I guess having gone through this, all I can say is that I don't really know what Joel was trying to accomplish here.  He very rightly showed that my critique of left-libertarianism is not a very critique of communism, and basically tried to show that my points of contention with the former view can be avoided by taking a position incompatible with that view.  And in some cases, I haven't disagreed.  But I don't really 
[Hmm...I'm not sure what happened here, but it looks like the end of this post got chopped off. Oops!]

16 comments:

Joel Davis said...

thank you for taking the time to respond, here is my clarification/response.

Joel Davis said...

I should also point out that I had to split my post into two parts (length requirements) and part two was written as a response to the first part. (just in case some comments get added inbetween now and when you read this.)

Danny Shahar said...

Joel, I haven't had time to read through your comments in their entirety, and will try to do so soon. But one point of contention seems to be clear from the outset: you're defending a system of thought that my initial post was never intending to attack, and which has nothing to do with the paradigm to which my initial comments were addressed.

It's true that there are a number of people who consider themselves to be "left-libertarians" who are anarcho-communists, mutualists, Geo-libertarians, and the rest. I haven't gone back to look at my phrasing in the original post, but I do think I may have been clumsy up to now in talking about resource-egalitarian left-libertarians, since these folks would also fall under this umbrella.

However, I didn't think it would be necessary to specify exactly who I wasn't talking about since the person asking the question to which the post was a response was very specific about who he was talking about. As you've repeated that you aren't particularly well-versed in the literature behind these issues, I won't blame you for being confused. But it's important that you understand whose philosophy I was talking about before trying to dissect my critique. The original questioner asked about the left-libertarianism of Hillel Steiner, Michael Otsuka, and Peter Vallentyne. My comments engaged their ideas (which are not uniform themselves, but which I take to have common themes as I discussed in the post). And they engaged only their ideas!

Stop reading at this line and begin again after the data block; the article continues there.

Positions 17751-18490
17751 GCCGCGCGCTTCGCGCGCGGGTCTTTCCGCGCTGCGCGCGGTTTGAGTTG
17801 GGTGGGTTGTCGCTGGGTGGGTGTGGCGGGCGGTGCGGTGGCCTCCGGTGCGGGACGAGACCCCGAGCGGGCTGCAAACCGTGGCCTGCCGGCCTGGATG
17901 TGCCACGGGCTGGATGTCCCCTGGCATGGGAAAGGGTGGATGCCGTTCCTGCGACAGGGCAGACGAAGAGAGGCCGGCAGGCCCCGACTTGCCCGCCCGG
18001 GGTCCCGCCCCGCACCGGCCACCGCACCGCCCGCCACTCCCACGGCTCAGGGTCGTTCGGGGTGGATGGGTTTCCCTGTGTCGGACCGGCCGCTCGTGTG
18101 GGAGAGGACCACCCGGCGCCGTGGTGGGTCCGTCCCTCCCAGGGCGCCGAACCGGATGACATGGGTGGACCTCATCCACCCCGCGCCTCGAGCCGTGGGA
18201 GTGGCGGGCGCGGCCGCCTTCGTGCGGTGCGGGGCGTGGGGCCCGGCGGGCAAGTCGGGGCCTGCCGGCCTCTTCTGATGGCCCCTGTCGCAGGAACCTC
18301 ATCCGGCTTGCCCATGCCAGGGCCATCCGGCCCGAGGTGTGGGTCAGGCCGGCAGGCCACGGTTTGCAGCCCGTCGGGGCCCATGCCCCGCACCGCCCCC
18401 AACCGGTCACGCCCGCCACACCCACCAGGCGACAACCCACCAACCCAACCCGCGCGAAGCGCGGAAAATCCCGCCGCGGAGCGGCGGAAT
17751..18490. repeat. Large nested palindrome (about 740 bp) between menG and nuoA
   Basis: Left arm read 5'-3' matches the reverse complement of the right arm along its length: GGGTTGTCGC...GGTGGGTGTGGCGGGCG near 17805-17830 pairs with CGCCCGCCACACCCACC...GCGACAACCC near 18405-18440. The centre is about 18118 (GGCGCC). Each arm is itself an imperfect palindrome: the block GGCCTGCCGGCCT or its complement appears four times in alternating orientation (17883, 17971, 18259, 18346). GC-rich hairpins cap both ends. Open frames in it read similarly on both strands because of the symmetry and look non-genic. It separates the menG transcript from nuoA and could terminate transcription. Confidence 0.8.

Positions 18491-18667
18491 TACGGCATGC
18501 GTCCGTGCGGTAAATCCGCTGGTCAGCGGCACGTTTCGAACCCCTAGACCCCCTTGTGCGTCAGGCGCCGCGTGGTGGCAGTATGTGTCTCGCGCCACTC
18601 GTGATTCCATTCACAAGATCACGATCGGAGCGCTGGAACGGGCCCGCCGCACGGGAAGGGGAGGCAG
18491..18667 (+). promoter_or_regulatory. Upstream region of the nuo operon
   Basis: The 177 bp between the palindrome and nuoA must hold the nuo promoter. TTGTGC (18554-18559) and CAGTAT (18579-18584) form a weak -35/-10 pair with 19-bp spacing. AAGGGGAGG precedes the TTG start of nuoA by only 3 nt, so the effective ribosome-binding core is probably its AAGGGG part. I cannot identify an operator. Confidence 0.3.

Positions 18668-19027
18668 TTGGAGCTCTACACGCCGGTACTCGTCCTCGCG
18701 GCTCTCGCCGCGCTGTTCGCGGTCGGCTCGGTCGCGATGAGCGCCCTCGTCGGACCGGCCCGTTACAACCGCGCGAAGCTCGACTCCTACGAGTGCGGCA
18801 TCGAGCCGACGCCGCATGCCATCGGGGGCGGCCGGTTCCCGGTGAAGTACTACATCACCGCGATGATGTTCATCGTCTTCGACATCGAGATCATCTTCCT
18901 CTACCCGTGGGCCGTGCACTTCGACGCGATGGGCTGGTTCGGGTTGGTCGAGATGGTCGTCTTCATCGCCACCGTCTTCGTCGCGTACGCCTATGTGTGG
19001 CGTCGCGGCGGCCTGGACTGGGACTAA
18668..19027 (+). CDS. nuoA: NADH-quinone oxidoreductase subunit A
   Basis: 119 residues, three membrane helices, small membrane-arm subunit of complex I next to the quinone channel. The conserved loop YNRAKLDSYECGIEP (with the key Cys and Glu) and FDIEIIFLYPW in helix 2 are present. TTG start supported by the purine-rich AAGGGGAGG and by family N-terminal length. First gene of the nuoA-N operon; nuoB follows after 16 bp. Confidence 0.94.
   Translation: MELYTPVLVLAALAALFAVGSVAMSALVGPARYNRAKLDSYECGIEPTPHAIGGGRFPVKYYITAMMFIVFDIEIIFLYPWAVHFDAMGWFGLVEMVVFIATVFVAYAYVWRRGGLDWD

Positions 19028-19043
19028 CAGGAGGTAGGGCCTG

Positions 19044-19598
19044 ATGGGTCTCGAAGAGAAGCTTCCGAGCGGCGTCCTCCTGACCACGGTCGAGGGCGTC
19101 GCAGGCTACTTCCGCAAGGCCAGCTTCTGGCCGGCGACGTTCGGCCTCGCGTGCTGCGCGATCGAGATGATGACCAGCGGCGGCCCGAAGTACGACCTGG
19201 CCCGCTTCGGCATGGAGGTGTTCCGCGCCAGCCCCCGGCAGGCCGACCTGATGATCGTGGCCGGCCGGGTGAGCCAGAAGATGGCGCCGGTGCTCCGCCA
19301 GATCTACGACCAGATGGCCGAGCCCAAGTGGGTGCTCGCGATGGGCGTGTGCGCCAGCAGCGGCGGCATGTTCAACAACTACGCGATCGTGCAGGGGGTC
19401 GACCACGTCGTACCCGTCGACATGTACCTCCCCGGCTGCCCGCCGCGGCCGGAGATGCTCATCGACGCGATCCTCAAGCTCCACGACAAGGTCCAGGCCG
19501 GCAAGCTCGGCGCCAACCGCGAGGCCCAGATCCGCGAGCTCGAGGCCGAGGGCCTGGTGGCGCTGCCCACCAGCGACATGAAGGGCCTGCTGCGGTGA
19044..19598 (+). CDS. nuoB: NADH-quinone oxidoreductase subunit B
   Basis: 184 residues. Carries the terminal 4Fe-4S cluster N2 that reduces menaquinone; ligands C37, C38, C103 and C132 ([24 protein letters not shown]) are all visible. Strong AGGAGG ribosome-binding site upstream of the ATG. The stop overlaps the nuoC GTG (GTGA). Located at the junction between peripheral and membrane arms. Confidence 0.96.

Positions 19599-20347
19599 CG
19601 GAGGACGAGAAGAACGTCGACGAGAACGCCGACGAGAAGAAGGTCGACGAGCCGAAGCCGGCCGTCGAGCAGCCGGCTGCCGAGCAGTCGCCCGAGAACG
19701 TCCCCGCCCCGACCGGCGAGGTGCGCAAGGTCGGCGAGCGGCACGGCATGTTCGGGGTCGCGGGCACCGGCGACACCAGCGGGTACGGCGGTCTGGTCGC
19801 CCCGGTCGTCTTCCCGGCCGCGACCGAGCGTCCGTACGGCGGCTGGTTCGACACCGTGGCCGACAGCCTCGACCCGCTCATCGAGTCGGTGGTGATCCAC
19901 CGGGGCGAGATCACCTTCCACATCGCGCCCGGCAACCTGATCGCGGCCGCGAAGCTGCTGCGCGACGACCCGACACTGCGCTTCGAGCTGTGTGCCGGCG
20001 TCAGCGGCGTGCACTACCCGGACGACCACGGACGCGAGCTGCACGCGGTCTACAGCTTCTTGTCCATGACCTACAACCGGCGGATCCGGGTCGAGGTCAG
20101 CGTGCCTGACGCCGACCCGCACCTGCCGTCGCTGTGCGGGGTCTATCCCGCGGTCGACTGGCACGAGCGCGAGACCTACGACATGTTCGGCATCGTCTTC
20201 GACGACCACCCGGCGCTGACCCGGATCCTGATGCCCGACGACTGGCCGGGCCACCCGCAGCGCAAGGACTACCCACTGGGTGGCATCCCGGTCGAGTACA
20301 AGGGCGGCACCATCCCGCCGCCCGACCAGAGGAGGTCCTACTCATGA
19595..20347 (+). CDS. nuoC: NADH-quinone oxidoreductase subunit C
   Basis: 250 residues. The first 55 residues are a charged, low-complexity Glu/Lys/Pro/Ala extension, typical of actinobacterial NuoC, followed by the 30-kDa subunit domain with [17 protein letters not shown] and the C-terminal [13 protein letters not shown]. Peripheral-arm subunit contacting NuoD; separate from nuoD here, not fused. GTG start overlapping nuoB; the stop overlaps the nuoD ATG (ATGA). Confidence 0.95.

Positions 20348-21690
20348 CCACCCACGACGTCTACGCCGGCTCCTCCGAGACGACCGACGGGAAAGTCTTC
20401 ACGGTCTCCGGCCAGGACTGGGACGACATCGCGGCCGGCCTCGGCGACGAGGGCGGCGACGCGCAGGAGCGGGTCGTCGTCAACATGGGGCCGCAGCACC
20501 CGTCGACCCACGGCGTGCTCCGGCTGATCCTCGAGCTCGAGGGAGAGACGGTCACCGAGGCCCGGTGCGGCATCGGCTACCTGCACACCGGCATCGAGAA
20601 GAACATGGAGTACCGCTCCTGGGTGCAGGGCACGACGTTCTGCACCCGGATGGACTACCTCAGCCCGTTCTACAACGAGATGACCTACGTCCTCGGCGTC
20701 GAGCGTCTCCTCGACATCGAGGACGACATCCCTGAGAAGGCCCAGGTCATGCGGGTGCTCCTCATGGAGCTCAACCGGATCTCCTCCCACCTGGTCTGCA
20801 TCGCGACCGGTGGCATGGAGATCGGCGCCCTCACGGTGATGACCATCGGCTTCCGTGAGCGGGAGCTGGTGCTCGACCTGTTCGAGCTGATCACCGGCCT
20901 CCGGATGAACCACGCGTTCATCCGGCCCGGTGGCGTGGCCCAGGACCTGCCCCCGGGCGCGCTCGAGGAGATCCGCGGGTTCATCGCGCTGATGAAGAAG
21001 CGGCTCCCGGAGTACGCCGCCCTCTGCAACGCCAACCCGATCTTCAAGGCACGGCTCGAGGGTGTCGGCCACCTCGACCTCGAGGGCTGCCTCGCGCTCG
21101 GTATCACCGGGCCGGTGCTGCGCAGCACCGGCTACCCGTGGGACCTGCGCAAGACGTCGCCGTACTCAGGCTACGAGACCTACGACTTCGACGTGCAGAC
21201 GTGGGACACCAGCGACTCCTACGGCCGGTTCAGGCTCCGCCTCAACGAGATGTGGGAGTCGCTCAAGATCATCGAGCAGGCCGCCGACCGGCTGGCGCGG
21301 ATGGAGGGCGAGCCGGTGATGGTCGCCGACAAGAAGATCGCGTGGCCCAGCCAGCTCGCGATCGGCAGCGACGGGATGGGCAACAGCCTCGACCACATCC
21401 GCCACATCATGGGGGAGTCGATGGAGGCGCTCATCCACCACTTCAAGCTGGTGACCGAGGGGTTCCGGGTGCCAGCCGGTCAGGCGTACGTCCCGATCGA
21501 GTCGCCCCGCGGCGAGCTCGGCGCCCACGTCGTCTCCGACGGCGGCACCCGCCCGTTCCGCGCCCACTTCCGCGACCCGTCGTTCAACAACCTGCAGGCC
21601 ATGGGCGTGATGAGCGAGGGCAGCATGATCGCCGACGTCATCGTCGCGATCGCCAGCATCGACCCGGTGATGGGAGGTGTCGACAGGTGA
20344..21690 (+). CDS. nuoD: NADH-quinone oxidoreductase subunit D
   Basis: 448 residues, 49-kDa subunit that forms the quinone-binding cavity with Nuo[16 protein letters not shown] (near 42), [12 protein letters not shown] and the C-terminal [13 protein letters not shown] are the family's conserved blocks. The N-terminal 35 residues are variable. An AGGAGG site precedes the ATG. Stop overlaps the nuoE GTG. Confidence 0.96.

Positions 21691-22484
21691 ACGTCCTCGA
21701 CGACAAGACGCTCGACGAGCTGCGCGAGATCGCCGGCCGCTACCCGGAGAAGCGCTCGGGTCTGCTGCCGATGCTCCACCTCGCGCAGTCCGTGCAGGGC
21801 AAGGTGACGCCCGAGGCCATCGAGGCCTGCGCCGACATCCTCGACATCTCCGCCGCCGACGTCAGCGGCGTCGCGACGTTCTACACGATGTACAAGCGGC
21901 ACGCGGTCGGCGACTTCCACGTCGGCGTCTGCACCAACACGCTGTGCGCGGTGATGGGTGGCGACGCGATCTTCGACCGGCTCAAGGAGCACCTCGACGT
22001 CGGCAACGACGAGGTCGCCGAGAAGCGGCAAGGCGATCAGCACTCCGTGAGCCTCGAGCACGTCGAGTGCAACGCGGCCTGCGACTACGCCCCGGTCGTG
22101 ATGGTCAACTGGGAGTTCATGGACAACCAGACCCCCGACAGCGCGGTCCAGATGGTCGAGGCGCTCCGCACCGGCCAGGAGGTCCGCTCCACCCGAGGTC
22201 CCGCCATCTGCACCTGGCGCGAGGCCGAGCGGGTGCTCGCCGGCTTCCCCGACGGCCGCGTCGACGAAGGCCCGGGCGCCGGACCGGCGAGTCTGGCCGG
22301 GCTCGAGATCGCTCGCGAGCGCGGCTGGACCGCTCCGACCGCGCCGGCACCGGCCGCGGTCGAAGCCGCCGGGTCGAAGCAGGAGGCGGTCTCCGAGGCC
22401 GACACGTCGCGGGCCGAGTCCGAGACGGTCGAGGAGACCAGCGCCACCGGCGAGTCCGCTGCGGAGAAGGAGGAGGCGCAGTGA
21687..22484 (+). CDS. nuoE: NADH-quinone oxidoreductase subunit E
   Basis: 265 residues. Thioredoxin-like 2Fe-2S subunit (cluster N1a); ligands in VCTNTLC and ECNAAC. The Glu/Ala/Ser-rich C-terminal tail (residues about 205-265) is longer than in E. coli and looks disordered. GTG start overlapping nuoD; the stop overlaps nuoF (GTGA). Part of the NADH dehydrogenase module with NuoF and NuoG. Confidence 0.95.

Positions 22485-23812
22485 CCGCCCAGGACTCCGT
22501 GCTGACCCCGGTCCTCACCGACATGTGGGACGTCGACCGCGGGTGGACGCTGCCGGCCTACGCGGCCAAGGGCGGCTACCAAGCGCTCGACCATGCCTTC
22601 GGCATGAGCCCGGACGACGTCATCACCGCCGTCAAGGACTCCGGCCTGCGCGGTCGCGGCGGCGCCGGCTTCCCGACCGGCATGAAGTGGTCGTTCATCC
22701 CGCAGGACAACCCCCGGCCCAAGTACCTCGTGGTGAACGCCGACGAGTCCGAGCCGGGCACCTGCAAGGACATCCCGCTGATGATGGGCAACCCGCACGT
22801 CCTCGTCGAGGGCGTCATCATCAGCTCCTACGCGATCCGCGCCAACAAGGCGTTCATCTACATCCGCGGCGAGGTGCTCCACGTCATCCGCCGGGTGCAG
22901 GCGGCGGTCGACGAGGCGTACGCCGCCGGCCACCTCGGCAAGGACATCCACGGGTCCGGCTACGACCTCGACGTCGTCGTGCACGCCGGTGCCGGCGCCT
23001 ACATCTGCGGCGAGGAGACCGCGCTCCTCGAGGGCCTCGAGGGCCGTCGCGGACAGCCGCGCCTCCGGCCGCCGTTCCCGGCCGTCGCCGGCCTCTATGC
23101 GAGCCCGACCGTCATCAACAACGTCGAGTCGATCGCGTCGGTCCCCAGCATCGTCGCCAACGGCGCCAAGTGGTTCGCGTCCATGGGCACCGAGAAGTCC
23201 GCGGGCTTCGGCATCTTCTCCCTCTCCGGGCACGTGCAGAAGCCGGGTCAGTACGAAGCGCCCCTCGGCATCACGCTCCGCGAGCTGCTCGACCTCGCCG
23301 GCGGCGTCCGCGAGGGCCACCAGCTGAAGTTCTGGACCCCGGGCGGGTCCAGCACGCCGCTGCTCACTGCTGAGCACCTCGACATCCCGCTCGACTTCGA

So I'm going to read your comments when I get a chance, and I'll let you know what I think. But before you try to poke more holes in what I'm saying, I recommend that you actually find out what Hillel Steiner, Michael Otsuka, and Peter Vallentyne think, and then reread my initial post to see if what I said made sense. Right now, this conversation amounts to me saying "Idea A is wrong for reason X," and you responding, "But idea B is immune to objections based on reason X!" It's just not worth either of our energy.

Joel Davis said...

well my point was that a discussion of communist principles might not be totally out of line in a discussion of resource egalitarianism. I didn't set out to 'defend' or 'attack' any given ideology, just that I see an ideology as this and that, and feel it has some bear on the specifics of what you were talking about.

I'm saying I categorically disagree with what you're saying, just that considering communist lines of thought in certain areas might help give us all a clearer picture of the different ways in which the system can be worked out.